The number of plants in Mr McGregor's magic potting shed increases overnight. He'd like to put the same number of plants in each of his gardens, planting one garden each day. How can he do it?

You have been given nine weights, one of which is slightly heavier than the rest. Can you work out which weight is heavier in just two weighings of the balance?

How many solutions can you find to this sum? Each of the different letters stands for a different number.

The NRICH team are always looking for new ways to engage teachers and pupils in problem solving. Here we explain the thinking behind maths trails.

Can you arrange the numbers 1 to 17 in a row so that each adjacent pair adds up to a square number?

Can you find six numbers to go in the Daisy from which you can make all the numbers from 1 to a number bigger than 25?

Charlie and Abi put a counter on 42. They wondered if they could visit all the other numbers on their 1-100 board, moving the counter using just these two operations: x2 and -5. What do you think?

A 2 by 3 rectangle contains 8 squares and a 3 by 4 rectangle contains 20 squares. What size rectangle(s) contain(s) exactly 100 squares? Can you find them all?

Do you notice anything about the solutions when you add and/or subtract consecutive negative numbers?

Different combinations of the weights available allow you to make different totals. Which totals can you make?

My two digit number is special because adding the sum of its digits to the product of its digits gives me my original number. What could my number be?

Many numbers can be expressed as the sum of two or more consecutive integers. For example, 15=7+8 and 10=1+2+3+4. Can you say which numbers can be expressed in this way?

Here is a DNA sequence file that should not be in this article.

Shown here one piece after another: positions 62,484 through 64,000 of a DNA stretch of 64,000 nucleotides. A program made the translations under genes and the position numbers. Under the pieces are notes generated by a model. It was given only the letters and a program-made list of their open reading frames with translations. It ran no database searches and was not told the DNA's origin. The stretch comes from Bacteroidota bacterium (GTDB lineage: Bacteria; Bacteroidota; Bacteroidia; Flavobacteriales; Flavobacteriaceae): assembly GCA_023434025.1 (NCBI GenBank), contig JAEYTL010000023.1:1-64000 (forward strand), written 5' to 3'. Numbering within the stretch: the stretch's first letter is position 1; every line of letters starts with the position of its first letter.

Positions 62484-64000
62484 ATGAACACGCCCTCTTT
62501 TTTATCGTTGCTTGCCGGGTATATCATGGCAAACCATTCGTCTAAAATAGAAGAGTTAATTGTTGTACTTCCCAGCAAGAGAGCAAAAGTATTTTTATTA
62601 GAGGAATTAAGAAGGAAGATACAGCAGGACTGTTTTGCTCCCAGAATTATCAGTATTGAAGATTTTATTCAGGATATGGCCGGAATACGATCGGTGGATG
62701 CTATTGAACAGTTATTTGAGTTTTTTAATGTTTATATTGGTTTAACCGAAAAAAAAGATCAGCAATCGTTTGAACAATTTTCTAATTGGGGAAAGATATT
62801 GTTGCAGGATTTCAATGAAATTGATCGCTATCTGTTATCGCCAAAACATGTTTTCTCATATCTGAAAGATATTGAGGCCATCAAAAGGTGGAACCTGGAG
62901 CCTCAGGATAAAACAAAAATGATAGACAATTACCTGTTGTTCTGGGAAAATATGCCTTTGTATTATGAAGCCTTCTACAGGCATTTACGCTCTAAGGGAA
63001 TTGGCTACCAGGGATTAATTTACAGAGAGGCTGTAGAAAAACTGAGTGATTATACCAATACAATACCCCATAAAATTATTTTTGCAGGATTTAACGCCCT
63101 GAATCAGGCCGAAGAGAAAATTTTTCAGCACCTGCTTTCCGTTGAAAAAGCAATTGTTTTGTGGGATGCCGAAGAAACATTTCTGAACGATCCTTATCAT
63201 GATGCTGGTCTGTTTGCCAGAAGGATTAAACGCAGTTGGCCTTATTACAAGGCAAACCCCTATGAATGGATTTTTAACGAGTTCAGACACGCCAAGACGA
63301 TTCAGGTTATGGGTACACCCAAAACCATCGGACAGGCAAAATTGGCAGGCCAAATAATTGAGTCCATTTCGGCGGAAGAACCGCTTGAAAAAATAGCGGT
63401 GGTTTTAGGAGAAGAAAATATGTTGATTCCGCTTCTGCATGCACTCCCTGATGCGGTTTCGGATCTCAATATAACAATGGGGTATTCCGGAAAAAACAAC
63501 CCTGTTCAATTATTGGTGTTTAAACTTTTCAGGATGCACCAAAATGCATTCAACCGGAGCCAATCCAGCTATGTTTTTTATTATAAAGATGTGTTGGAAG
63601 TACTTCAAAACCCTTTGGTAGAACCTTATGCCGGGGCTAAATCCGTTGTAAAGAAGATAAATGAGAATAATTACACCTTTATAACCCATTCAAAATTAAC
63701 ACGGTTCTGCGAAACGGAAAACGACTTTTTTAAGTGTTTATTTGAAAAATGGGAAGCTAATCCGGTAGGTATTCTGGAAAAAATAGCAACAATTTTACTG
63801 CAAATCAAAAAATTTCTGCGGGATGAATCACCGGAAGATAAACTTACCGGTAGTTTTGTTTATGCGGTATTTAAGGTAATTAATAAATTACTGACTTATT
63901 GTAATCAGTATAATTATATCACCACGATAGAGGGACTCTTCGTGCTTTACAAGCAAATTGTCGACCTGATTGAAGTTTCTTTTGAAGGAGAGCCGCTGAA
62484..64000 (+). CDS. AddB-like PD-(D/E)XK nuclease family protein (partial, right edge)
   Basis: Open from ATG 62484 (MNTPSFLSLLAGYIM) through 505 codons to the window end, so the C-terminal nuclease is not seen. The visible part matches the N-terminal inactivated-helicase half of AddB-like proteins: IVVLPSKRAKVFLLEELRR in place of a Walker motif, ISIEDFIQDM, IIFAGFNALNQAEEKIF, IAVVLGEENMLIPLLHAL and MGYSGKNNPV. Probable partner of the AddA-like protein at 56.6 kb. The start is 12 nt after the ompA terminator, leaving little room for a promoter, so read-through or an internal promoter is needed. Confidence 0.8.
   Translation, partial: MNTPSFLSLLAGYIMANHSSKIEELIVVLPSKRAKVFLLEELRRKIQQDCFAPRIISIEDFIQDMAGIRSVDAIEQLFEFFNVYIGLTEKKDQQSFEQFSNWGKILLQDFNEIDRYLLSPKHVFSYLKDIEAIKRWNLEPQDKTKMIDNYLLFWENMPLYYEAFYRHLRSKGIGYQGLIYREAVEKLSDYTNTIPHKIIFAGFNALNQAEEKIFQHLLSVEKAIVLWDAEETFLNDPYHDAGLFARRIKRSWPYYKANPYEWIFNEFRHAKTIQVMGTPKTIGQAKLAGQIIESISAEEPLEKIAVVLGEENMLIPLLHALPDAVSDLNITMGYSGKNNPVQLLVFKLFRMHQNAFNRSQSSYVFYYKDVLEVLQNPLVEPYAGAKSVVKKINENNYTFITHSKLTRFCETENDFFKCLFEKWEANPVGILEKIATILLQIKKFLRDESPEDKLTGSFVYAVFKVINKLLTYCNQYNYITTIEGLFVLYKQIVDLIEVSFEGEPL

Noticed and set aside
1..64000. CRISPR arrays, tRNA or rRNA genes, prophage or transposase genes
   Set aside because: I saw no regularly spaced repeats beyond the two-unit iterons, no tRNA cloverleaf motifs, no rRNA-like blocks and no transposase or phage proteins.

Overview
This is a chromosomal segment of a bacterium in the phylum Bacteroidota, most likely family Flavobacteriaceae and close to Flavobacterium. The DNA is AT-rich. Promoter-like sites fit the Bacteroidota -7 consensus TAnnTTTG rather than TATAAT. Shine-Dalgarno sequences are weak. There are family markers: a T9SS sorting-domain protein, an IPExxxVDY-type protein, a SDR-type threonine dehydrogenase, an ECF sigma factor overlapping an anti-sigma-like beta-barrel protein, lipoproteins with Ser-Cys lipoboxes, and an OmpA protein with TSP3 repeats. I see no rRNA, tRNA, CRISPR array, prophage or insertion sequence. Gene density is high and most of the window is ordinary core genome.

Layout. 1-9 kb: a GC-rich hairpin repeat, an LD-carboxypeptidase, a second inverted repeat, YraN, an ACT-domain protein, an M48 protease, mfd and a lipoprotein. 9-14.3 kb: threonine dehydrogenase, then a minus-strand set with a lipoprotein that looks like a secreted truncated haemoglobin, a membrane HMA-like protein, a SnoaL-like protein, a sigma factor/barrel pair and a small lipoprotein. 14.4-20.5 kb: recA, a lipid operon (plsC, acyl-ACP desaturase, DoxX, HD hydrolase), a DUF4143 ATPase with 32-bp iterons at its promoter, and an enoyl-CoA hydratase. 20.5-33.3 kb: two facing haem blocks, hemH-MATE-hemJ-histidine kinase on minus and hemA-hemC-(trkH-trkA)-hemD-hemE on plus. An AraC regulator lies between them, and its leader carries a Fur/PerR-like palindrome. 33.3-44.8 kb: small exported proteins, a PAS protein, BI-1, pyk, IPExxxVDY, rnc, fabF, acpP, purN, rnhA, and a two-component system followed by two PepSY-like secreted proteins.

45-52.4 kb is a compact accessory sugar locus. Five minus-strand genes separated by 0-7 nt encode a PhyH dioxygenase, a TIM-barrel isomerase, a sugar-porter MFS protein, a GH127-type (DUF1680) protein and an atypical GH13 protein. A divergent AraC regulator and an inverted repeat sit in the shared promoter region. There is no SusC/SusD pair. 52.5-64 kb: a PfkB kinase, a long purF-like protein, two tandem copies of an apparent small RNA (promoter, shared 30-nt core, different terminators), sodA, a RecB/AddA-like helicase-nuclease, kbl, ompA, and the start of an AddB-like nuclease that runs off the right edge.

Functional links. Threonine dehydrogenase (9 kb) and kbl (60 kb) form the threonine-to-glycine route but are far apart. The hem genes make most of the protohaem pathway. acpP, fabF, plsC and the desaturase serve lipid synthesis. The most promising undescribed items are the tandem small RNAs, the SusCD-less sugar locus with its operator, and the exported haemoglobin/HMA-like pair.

If you are given the mean, median and mode of five positive whole numbers, can you find the numbers?

How many different symmetrical shapes can you make by shading triangles or squares?

If you have only 40 metres of fencing available, what is the maximum area of land you can fence off?

Play the divisibility game to create numbers in which the first two digits make a number divisible by 2, the first three digits make a number divisible by 3...

Find a cuboid (with edges of integer values) that has a surface area of exactly 100 square units. Is there more than one? Can you find them all?

Ben passed a third of his counters to Jack, Jack passed a quarter of his counters to Emma and Emma passed a fifth of her counters to Ben. After this they all had the same number of counters.

Use the differences to find the solution to this Sudoku.

Starting with four different triangles, imagine you have an unlimited number of each type. How many different tetrahedra can you make? Convince us you have found them all.

Use the interactivity to listen to the bells ringing a pattern. Now it's your turn! Play one of the bells yourself. How do you know when it is your turn to ring?

Draw some isosceles triangles with an area of $9$cm$^2$ and a vertex at (20,20). If all the vertices must have whole number coordinates, how many is it possible to draw?

Bellringers have a special way to write down the patterns they ring. Learn about these patterns and draw some of your own.